CBC denies deal with MacLean
TORONTO (CP/tsn.ca) - The CBC denied a report Thursday that a
tentative deal with hockey broadcaster Ron MacLean had been reached.
The Globe and Mail, citing unnamed sources, reported in Thursday's edition that MacLean and the CBC had reached a four-year deal worth about $450,000 annually. Thursday's meeting will deal with ``fence mending'', the newspaper said.
But a CBC spokesman said Thursday there was no deal. MacLean's representative, Don Meehan also denied the report on a Toronto radio station this morning, saying the two sides had not met yet but were scheduled to meet with CBC Sports executive director Nancy Lee to re-open negotiations later on Thursday.
``The Globe and Mail article today was factually incorrect,'' said
CBC spokesman Christian Hasse. ``There is no deal yet. Don Meehan re-affirmed that this morning.''
MacLean arrived in Toronto from Calgary on Wednesday.
``The obvious question is positive, negative, what are your
feelings?,'' MacLean told reporters upon his arrival. ``I think the
best word is, I'm hopeful.''
After the announcement Monday that MacLean wouldn't be back on Hockey Night In Canada this season because he and the CBC couldn't agree on a new contract, there was an outpouring of public support for the sportscaster.
CBC Newsworld said Wednesday the network had received 10,000 e-mails about MacLean.
The CBC called Meehan on Wednesday and asked to meet on Thursday.
``I spoke to Nancy Lee today and based on their request we've agreed to resume discussions tomorrow,'' Meehan said Wednesday.
``I have no idea what they're going to say to me tomorrow.''
Don Cherry, MacLean's co-hort on Coach's Corner, has been among one of MacLean's boosters.
``Behind the scenes, I did a lot of talking,'' Cherry told the Globe,
adding he was astonished by the public's reaction.
``I've never seen anything like this in my life,'' he said. ``It's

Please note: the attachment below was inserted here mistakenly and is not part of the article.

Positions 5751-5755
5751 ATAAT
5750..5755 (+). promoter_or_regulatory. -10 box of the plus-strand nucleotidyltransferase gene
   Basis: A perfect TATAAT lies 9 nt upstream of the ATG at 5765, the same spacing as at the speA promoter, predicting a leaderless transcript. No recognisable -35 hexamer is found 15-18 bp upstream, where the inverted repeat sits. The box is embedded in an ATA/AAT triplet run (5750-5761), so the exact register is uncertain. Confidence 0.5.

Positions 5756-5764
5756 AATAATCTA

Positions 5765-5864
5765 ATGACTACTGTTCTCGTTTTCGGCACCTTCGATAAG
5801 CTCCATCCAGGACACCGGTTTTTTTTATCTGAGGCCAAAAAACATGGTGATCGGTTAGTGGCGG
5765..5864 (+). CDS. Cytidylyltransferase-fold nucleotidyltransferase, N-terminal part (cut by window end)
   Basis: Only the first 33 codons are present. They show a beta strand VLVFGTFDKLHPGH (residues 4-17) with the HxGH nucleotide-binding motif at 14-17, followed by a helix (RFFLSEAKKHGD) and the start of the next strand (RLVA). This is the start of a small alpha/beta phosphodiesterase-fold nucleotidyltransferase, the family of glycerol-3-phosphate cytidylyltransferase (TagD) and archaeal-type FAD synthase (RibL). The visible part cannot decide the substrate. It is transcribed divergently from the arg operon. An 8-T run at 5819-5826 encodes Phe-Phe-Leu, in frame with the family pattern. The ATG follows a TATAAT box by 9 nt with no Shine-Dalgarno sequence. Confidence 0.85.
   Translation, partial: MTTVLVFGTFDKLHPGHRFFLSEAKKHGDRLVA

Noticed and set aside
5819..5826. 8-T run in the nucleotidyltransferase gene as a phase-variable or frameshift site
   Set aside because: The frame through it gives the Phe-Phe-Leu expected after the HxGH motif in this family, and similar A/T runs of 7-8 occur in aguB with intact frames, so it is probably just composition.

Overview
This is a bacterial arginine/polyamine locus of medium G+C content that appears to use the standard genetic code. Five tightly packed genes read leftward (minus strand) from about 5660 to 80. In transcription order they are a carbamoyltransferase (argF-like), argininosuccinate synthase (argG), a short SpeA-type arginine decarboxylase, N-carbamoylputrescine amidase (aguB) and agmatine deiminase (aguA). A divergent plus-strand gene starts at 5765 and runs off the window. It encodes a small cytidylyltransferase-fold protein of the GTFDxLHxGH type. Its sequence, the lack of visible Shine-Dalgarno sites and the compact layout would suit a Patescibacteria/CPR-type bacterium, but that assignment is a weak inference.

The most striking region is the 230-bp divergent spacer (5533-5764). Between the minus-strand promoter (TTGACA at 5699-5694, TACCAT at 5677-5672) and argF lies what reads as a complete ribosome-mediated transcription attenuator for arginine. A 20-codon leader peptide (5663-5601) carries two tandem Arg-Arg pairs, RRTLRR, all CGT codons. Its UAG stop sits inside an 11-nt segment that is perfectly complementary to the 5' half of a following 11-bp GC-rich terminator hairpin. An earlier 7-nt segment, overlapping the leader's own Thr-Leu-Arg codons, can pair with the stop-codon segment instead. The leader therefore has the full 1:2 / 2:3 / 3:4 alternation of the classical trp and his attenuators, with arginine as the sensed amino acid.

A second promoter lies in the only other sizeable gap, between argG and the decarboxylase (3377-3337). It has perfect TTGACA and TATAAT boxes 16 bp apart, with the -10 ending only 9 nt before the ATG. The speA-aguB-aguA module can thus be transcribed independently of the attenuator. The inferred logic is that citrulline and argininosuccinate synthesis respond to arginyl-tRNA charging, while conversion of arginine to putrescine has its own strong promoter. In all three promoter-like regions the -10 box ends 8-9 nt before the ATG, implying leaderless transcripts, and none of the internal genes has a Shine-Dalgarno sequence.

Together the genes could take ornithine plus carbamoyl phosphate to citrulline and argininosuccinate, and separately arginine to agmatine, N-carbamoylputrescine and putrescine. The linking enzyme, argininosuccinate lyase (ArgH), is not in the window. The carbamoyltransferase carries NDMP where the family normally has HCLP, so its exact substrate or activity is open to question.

unbelievable. I knew there'd be a public outcry, but I never thought it would be as much as it was.
``I guess when we walk through airports from now on, they won't say `Who's the other guy?'''
Both MacLean and CBC had downplayed the issue of money, but that's where an earlier tentative first deal broke down.
MacLean asked for a 10 to 15 per cent raise and said the CBC offered him four. His yearly salary on his previous four-year contract that expired Monday had been pegged at about $400,000.
MacLean has been reported to make less money than Cherry, yet does
more work for CBC Sports as a commentator at Olympic Games and the
Cherry recently signed a contract for a reported $700,000 a year.
John Shannon, a former HNIC executive producer, said public opinion
may have played a part in kickstarting the renewed talks but it was
MacLean who left the door open for CBC.
``The outcrying of the public. Did it help? Absolutely. How much? I
don't put too much weight in that,'' said Shannon, now executive
producer with Leafs TV. He worked on HNIC for 16 years and with
MacLean from 1994 to 2000.
``In my opinion, what changed it more, Ron, in his interviews early
in the week, made it clear that he still dearly wanted to work on the
show. He gave them an opportunity to make the phone call.''
MacLean said he wasn't feeling stressed about the possibility of not
returning to HNIC.
``I'd be kidding if I said I wasn't thinking back and forth on it,
but at the end of the day, and I keep using this cliche, when you're
doing the right thing you don't fear the unknown and that really was
where I was at peace with it and didn't feel to stressed about it.''
MacLean was scheduled to appear Thursday night on The Comedy
Network's Open Mike with Mike Bullard.
``The reason Ron is on our show is because we met his price,''
Bullard said in a news release. ``A mug and a T-shirt.''